Archive for January, 2017

Analysis of Measurements

Posted on: January 27th, 2017 by admin No Comments

by: Shawn P. Quigley & Jon M Quigley

Measurements and Bias

Solely by the process of observing something we can alter the thing which is being observed. This is a known as the observer-expectancy effect.  This effect is born out of conscience and subconscious biases of the observer.  In the case of observing people, we have noted in earlier blog posts that the act of observation, taking an interest, may alter the outcome or performance as well (consider The Hawthorne study).  To make an effective measurement we must work to account for these impacts.  We also must know the goal we have set for collecting the information, that is the measurement is context based.  Having a specific goal, informs the type of data and methods of data collection.  Both of these are rife with opportunity for bias to creep into the measurements,  and delude our team.  This bias can creep in not only, what we identify as needed to measure, when the measurements are taken, but also in the interpretation of this information.  Our people who we are taking the measurements know what the measurement could mean for them; we again taint the validity of the information we are attempting to collect. Taking just these few issues into account it would seem that using functional measurements does not sound like a good idea.

Measurements Facilitate Understanding

Before we can take an effective measure of something to facilitate any form of change and/or improvement we must first full understand what the current processes, procedures, and personnel skills sets we are looking to improve.  This understanding where we are alone will likely require measurements.  This is the first step of any form of change management; knowing your actual starting point. Knowing from where one is starting is harder than most people would assume. Because preconceived notions of being better or just a lack of understanding of the work-around that are being employed to make the processes and procedures seem functional are rarely know by the people who desire a measurement to determine effective improvements.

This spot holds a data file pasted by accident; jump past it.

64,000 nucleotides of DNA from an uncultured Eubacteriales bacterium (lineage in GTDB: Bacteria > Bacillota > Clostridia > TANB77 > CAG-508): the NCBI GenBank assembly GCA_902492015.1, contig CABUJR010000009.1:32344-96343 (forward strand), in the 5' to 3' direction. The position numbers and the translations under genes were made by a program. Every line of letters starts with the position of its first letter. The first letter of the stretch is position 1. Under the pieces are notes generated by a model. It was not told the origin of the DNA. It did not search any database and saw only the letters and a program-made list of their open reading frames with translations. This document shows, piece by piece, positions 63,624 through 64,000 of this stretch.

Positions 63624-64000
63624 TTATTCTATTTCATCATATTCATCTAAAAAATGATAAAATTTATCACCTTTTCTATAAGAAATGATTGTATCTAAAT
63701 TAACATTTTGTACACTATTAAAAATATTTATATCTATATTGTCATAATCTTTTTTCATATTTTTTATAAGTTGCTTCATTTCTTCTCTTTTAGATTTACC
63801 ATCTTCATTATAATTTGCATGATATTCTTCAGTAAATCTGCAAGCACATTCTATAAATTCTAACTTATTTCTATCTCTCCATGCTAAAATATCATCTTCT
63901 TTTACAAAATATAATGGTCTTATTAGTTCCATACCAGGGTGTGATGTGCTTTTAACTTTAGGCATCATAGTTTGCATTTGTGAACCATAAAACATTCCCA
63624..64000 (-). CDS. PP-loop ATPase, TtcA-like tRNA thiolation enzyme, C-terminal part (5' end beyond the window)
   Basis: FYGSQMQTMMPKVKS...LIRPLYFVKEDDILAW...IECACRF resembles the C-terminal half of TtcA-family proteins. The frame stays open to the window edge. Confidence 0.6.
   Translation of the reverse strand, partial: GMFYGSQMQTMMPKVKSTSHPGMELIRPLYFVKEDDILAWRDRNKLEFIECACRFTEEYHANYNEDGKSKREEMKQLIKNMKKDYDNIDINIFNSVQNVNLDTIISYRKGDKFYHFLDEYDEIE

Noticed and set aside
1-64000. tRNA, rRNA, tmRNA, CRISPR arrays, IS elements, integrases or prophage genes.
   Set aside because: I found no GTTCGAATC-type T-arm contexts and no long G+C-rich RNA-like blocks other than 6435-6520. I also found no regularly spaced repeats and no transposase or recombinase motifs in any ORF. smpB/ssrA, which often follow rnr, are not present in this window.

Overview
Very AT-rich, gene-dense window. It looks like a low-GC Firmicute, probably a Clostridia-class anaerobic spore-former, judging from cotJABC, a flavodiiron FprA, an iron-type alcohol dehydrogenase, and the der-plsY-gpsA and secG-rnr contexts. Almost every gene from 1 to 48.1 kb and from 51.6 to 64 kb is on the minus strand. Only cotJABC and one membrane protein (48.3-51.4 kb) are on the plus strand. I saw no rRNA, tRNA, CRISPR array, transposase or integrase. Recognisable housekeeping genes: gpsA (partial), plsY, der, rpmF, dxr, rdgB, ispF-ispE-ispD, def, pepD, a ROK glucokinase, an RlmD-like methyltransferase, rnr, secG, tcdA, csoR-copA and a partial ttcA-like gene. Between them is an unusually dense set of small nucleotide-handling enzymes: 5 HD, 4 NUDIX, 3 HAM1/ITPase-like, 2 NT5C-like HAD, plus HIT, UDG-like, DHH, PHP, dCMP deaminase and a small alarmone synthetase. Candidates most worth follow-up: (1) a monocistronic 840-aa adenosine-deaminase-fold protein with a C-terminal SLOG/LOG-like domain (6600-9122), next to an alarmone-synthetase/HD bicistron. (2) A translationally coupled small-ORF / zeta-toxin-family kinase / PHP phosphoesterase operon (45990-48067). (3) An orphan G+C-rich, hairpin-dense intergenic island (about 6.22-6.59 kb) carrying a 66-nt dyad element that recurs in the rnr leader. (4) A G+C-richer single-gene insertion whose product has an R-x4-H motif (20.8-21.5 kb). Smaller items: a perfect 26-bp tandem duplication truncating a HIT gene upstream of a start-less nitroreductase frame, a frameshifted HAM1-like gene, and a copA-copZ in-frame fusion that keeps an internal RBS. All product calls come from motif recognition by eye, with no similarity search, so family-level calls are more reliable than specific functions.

It seems quite obvious as to why taking functional and operational measurements is necessary. It allows for trend forecasting, process improvement, and personal evaluation. When collecting information for trend analysis the process is mainly to record what is actually occurring. This differs from process improvement and personnel evaluation data collection in that some quantitative component must be involved to allow comparison.  It is this very quantitative component that drives the information collected and possibly the associated personnel behavior.

So Much Trouble – Measurements

This post would seem more to countermand any form of measuring: data collection, due to all the negatives brought forward. This is quite the contrary, knowing where a bias or gap in obtaining useful data for analysis is a must before starting on such an endeavor. Most processes or methods for gathering data for measuring something are costly and if employed improperly can lead to even more costly mistakes. This is the reason we start this segment on measures and analysis discussing these pitfalls.

Verification and Validation

Posted on: January 26th, 2017 by admin No Comments

Verification and Validation

The definition for verification and validation can be found at[1]:

Verification and Validation comparison

Verification and Validation comparison


We must express some disagreement with the activities associated with the individual areas. For example, testing is not limited to Validation. Testing is also a function of verification as we will use these techniques to understand if the instantiation of the product meets the specifications.  Testing will be part of the quality assurance activities for the product – are we building what we said we would – through iterations of the product.  Big bang is dead – meaning build everything at the beginning no longer happens. That method only works in products of the smallest scope.  Rather, we will increment the feature content, verify the product build matches requirements delivered, log bugs and get ready for the next round. The next round fixes bugs, adds more of the requirements to the product content verify and so forth.